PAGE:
1 These are the names of Israel’s sons—the ones who traveled from Canaan and entered into Egypt with Jacob during the great famine. Each of these men arrived in Egypt with his family:
2 Reuben, Simeon, Levi, and Judah;
3 Issachar, Zebulun, and Benjamin;
4 Dan and Naphtali, Gad, and Asher.
5 At that time, Jacob had 70 children and grandchildren. All of them came to Egypt, except for Joseph; he was already there.[a] 6 Joseph died, and so did all of his brothers. It was not long before that entire generation was gone. 7 But the people of Israel were prolific; they had children easily, and their numbers increased rapidly. As their numbers grew so did their strength. Eventually, they filled the land.
God has done what He promised to Abraham, Isaac, and Jacob: He has made Israel’s children fertile, productive, and strong. Over time Jacob’s 70 children have become a nation within a nation, and the Egyptians are taking notice. History teaches the Pharaohs and the ruling classes to be wary of outsiders. So now that the Israelites are swarming all over the land like flies, and they are not fully assimilating into Egyptian life and culture, the Pharaoh thinks they pose a clear and present danger. So the Egyptian king decides that strong measures are necessary. The welcome that Joseph and his family once enjoyed turns into outright hostility.
8 One day, a new king came to power and ruled over Egypt, but this king had no knowledge of Joseph.
Pharaoh (to some of his advisors): 9 Look! There are more Israelites than ever before, and they are growing more powerful than we are. 10 We need to be careful in our dealings with them. Otherwise, they may grow even greater in number, and in a time of war join forces with our enemies, fight against us, and then leave the land.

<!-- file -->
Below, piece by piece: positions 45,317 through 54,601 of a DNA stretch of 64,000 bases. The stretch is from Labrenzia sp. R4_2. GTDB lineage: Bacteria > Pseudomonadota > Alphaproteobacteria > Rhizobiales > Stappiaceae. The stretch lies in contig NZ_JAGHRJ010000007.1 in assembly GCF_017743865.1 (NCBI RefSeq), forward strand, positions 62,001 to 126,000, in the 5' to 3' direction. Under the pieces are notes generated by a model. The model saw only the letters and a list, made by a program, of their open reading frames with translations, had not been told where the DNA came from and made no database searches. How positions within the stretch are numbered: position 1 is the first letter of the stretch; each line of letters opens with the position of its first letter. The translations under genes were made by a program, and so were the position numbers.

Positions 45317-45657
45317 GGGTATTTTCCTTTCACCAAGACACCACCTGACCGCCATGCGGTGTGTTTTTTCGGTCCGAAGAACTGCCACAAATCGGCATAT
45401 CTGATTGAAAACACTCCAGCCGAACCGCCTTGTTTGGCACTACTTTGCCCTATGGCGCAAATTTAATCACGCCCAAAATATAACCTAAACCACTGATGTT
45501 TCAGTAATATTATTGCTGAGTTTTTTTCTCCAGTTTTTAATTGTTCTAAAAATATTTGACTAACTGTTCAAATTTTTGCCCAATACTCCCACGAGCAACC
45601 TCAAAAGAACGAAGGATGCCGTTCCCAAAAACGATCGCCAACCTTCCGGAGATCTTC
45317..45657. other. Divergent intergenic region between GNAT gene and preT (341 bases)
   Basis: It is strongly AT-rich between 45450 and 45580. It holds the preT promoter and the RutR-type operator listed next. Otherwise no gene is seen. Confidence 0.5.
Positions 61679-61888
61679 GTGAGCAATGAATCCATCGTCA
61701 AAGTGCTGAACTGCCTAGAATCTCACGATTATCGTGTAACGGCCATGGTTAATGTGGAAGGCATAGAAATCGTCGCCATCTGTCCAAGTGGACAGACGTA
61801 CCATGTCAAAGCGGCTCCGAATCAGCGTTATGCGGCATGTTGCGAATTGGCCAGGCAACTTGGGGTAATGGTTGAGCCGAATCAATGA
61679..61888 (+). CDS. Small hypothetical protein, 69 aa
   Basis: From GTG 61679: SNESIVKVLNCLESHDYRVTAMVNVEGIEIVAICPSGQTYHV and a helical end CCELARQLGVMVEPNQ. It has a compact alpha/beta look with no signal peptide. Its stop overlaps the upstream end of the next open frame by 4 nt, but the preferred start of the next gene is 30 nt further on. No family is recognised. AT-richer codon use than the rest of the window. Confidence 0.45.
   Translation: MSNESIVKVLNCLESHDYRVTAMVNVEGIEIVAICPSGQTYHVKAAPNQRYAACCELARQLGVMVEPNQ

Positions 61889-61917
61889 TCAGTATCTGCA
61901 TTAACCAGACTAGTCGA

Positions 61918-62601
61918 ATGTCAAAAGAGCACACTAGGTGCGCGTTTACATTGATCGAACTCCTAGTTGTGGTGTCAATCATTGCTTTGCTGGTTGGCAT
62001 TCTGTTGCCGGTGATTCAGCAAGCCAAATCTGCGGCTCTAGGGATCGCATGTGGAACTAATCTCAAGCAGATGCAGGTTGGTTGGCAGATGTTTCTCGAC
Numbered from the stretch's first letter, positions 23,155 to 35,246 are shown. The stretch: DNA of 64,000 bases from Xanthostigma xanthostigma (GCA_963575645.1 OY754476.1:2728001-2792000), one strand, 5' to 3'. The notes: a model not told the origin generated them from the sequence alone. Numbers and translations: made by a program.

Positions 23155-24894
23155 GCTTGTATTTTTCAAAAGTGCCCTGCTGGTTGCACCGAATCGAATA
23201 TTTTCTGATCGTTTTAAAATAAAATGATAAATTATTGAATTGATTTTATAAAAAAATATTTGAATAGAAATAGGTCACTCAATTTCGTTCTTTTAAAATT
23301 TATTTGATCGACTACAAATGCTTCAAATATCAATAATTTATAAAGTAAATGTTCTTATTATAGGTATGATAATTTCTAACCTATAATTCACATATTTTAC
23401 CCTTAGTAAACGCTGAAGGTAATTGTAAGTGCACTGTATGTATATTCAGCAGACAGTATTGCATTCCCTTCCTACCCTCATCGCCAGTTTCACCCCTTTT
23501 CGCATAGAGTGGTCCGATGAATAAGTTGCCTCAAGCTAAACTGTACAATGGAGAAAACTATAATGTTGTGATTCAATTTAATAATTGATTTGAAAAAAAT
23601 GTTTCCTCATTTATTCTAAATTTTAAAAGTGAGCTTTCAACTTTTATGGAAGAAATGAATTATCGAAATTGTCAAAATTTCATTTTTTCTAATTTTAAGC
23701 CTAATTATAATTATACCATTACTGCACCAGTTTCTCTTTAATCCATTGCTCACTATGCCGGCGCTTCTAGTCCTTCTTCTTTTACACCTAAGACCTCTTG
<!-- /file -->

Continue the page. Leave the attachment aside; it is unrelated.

11 So the Egyptian authorities enslaved the Israelites and appointed cruel slave drivers over them to oppress them with hard, back-breaking labor. They forced them to build the storage cities of Pithom and Raamses for Pharaoh.
12 But the harder the slave drivers pushed the Israelites, the more rapidly they had children and spread throughout the land. Because of this, the Egyptians grew to detest the Israelites even more 13 and violently forced them to work until they were sore and tired—far beyond exhaustion. 14 The Egyptians made life bitter for all those Israelites forced to mix mortar, make bricks, and do all types of grueling work in the fields. They tormented their Israelite slaves until all the work was done.
15 Pharaoh, Egypt’s king, called for some of the Hebrew midwives. Their names were Shiphrah and Puah.
Pharaoh: 16 Listen closely. Whenever you are looking after a Hebrew woman who is in labor and ready to deliver, if she gives birth to a son, then kill the baby. If it is a daughter, then allow her to live.
17 But the midwives respected God more than they feared Pharaoh, so they did not carry out the Egyptian king’s command. Instead, they let all the boys live. 18 When Egypt’s king heard this news, he sent for the midwives.
Pharaoh: Why have you disobeyed my orders and allowed the boys to live?
Midwives: 19 Because unlike Egyptian women, Hebrew women are hearty and energetic, and they give birth before the midwife arrives to help.
20 God was good to the midwives, and under their care the Israelite women had many more children. Despite Pharaoh’s orders, the people of Israel became stronger and more powerful. 21 Because the midwives respected God, He blessed them with families of their own. 22 In response to the rapid growth in the Hebrew population, Pharaoh issued a command to his people.
Pharaoh: Every boy who is born to the Hebrews must be thrown into the Nile, and every girl is to be left alive.